Sunday, January 30, 2022


John Hinderaker at Powerline, a blog I follow, posts about "My Books of 2021." He reads far more than I do. His list includes many classics, most of which I have never read (although I should have), not even when they were required reading in college. He does also read the kind of books I read these days:
C.J. Box–Chuck to his friends–is a novelist whose books immediately rocket to the top of the best-seller lists. His principal character is Joe Pickett, a Wyoming game warden whose commitment to doing the right thing often lands him in trouble. The Pickett books come out once a year, and in 2021 it was Dark Sky. As always, I digested the latest Joe Pickett in a matter of hours.

Chuck’s Cassie Dewell series is also excellent. Watch for a new installment in 2022. Or start from the beginning with Back of Beyond and The Highway, one of the more riveting books I have ever read. ....
I enjoy C.J. Box, too. Spectrum Originals has a series based on early Joe Pickett books, and ABC's "Big Sky," has completed its second season and is based on another of C.J. Box's series.

He liked another favorite of mine:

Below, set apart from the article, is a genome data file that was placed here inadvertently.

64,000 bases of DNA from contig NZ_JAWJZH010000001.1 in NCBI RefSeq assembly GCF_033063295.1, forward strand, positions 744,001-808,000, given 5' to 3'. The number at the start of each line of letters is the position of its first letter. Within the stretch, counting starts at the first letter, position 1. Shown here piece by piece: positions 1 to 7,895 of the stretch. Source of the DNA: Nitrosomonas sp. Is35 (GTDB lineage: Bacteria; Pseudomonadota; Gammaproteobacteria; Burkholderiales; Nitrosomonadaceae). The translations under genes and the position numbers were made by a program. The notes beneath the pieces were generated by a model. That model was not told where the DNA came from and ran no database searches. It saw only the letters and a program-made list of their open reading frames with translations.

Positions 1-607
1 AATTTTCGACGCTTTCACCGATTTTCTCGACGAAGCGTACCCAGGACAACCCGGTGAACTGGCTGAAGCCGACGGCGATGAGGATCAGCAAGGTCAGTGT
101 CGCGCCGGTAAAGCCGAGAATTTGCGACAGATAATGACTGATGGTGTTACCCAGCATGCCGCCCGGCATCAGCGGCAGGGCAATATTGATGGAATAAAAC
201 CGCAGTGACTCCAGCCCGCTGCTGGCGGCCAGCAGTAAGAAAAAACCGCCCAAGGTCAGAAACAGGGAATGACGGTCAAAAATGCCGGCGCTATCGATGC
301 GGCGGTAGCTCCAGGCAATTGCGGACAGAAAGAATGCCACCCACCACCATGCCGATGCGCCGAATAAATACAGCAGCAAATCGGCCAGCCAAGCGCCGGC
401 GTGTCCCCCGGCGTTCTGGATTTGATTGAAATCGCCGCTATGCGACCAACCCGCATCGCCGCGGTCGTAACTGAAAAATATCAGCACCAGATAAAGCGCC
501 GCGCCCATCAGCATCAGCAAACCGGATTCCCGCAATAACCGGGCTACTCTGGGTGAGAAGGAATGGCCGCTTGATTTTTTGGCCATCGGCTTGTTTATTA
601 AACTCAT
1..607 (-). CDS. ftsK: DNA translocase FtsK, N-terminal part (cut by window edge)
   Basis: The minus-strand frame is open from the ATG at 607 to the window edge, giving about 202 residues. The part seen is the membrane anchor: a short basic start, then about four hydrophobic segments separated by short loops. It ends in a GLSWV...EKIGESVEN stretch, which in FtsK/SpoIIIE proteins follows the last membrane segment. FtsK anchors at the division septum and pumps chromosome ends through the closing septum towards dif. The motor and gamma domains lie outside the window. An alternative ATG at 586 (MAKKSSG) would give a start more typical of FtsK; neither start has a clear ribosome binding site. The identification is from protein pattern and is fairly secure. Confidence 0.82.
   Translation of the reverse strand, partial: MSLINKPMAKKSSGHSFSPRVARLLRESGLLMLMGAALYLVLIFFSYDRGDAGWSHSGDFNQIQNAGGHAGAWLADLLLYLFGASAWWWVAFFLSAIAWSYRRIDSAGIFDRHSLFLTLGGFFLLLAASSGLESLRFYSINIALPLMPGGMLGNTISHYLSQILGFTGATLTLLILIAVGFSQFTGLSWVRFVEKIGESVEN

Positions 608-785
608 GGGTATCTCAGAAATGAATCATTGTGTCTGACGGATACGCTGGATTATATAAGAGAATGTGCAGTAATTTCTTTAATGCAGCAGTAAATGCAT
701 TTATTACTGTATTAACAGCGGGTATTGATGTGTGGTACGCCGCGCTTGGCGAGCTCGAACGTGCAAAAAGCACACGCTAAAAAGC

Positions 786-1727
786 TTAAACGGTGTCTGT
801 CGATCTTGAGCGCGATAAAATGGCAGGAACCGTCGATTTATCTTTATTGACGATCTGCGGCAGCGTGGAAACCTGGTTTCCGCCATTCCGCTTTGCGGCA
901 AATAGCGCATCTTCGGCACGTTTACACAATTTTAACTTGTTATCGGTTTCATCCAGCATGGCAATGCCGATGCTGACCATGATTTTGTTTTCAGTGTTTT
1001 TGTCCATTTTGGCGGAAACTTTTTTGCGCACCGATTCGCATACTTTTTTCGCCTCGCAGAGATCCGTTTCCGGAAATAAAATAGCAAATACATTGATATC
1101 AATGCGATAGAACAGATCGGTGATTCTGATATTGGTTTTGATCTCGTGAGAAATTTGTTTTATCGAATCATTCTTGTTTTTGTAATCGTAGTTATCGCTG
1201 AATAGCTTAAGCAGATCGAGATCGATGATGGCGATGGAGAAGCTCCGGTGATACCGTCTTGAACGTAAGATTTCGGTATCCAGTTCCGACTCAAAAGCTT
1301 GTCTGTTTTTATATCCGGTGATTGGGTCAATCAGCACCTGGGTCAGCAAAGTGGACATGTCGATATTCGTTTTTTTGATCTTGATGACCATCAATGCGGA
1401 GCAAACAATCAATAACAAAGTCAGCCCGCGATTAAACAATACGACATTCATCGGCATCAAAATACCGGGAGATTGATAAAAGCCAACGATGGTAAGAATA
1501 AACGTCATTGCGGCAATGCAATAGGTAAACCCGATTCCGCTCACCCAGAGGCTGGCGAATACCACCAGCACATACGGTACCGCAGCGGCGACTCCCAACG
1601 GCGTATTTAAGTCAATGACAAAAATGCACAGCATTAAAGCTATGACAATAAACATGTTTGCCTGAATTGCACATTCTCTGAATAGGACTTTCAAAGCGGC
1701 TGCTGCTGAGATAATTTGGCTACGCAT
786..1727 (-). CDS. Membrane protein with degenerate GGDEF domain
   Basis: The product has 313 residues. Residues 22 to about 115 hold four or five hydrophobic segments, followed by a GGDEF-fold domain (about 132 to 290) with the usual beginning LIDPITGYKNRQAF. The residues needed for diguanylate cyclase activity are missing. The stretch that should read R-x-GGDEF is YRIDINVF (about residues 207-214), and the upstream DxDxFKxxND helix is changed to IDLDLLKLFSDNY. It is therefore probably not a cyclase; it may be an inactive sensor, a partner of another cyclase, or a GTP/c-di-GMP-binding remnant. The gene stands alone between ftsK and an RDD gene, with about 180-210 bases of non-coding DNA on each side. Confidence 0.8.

Michael Connelly has sold many millions of books featuring Los Angeles police detective Harry Bosch. The Bosch books have been turned into a very good television series on Amazon Prime. A few years ago Connelly introduced a new character, a woman detective named Renee Ballard, whom I like a lot. She has several times teamed up with the now-retired Harry Bosch, as in 2021’s The Dark Hours. It’s good.
And in historical fiction:
Bernard Cornwell is probably the greatest historical novelist now working. In 2020 he published War Lord, the 13th book in the Last Kingdom series, featuring a tenth-century Saxon warrior named Uhtred. I read War Lord last year. I have greatly enjoyed this series and highly recommend it. Cornwell also returned to the Richard Sharpe franchise with the first new Sharpe book, Sharpe’s Assassin, in a number of years. It is set just after the Battle of Waterloo and is very good, as you would expect.
John Hinderaker, "My Books of 2021," Powerline, January 29, 2022.

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